Who is a member ? : targeted killings against members of organized armed groups
Host item entries:
Australian yearbook of international law, Vol. 30, 2013, p. 47-91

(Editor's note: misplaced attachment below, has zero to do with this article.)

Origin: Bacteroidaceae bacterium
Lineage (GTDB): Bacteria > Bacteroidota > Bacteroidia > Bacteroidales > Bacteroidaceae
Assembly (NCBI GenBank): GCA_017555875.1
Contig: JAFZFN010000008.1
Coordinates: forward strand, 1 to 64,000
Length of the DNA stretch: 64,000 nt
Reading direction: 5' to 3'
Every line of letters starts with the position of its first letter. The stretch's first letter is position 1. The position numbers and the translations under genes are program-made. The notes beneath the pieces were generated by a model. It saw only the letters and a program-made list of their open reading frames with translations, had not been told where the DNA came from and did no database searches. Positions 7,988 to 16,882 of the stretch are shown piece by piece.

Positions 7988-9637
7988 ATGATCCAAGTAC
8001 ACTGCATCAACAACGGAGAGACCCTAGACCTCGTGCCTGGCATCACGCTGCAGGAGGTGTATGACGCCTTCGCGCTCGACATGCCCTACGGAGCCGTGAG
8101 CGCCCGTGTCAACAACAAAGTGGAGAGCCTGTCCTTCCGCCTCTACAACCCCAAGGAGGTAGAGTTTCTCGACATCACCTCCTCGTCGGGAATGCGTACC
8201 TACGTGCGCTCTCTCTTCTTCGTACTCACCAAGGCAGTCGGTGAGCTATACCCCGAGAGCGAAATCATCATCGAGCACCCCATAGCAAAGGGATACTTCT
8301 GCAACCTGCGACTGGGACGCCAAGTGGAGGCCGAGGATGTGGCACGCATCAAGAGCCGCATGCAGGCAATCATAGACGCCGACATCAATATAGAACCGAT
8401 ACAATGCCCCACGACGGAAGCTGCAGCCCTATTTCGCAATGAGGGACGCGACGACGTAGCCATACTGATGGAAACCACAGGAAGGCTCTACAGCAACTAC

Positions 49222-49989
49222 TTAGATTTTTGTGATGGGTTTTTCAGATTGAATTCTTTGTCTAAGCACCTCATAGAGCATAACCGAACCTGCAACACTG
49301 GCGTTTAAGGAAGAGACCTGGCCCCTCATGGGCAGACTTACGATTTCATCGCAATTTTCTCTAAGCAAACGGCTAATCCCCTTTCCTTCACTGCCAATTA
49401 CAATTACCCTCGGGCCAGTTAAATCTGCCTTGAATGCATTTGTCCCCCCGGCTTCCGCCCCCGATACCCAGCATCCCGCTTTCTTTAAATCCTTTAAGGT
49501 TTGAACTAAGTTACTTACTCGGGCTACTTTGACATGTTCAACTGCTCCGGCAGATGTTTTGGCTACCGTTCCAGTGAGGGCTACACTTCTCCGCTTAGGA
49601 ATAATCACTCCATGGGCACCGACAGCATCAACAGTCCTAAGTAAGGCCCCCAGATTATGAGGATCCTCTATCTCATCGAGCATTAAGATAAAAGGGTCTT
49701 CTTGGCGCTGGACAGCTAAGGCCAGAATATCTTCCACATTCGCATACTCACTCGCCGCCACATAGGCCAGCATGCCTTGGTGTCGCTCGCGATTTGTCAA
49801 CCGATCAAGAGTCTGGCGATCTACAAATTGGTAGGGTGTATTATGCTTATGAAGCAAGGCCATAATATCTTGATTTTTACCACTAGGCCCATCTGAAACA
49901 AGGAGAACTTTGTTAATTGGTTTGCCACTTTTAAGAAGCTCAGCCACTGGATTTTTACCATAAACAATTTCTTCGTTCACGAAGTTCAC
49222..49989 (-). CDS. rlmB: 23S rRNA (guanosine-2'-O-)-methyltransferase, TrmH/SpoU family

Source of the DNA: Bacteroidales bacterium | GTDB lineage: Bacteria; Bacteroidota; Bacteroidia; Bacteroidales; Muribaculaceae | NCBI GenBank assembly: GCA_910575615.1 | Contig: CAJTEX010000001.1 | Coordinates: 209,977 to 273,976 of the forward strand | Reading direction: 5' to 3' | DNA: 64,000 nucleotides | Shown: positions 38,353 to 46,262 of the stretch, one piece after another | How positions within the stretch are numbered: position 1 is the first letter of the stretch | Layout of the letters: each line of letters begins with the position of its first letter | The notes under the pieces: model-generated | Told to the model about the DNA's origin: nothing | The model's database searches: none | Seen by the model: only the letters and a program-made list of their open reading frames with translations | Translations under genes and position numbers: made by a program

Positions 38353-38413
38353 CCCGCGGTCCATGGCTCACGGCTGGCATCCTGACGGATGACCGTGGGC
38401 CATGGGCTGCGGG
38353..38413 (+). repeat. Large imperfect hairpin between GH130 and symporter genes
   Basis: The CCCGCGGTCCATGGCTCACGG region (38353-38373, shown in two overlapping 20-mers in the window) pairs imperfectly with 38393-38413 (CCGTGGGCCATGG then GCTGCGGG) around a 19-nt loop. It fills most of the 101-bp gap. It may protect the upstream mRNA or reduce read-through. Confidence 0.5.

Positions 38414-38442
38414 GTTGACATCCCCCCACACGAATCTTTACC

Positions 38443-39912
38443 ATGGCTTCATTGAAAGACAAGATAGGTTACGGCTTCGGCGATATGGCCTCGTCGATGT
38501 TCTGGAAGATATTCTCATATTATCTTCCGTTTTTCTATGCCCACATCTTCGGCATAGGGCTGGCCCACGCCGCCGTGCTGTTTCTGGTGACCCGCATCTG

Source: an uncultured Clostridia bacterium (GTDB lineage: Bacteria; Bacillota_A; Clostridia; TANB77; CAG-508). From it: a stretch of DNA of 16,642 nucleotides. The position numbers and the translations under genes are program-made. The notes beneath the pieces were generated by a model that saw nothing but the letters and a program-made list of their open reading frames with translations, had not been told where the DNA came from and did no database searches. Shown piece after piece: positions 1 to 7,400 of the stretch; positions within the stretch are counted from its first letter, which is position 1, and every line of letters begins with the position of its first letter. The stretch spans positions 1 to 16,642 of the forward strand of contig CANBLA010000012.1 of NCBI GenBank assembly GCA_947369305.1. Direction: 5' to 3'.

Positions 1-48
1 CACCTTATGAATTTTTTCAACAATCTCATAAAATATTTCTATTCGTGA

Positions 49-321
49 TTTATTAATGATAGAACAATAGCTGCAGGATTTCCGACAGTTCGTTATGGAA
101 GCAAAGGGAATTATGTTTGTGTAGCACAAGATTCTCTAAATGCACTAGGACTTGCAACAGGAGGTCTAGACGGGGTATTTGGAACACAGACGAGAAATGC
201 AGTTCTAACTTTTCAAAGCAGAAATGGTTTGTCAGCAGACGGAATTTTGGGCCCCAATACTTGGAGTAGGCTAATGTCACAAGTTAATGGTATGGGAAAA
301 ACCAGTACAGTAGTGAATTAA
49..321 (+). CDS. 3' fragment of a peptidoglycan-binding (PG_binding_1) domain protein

This paper argues that the most practical and legally correct definition is somewhere between the extreme views of the ICRC on the one hand, and Brigadier General Watkin on the other. It is submitted, to be properly categorized as a ‘member of organized armed group’ a person does not have to directly inflict harm in one causal step on a recurrent basis. However, neither should ‘a cook’ be properly considered a ‘member of an organized armed group’. A more accurate reflection of who is a legitimately targetable member of an organized armed group is based not on the harm the individual causes, but simply on conduct that shows they intentionally enable the operational activities of the group. Accordingly, this paper submits that a more satisfactory way of defining them will come from simply considering whether they form part of the ‘armed force’, in a not dissimilar way one might recognise a State Armed force, without recourse to formal membership, or indicia such as uniforms. This is quite a different test to one used to decide whether a civilian has lost his protection from attack, and this article submits it produces a more logical representation of an armed group than a test that is based on an individual’s proximity to the causing of harm, let alone one based on the causing of harm in a single causal step.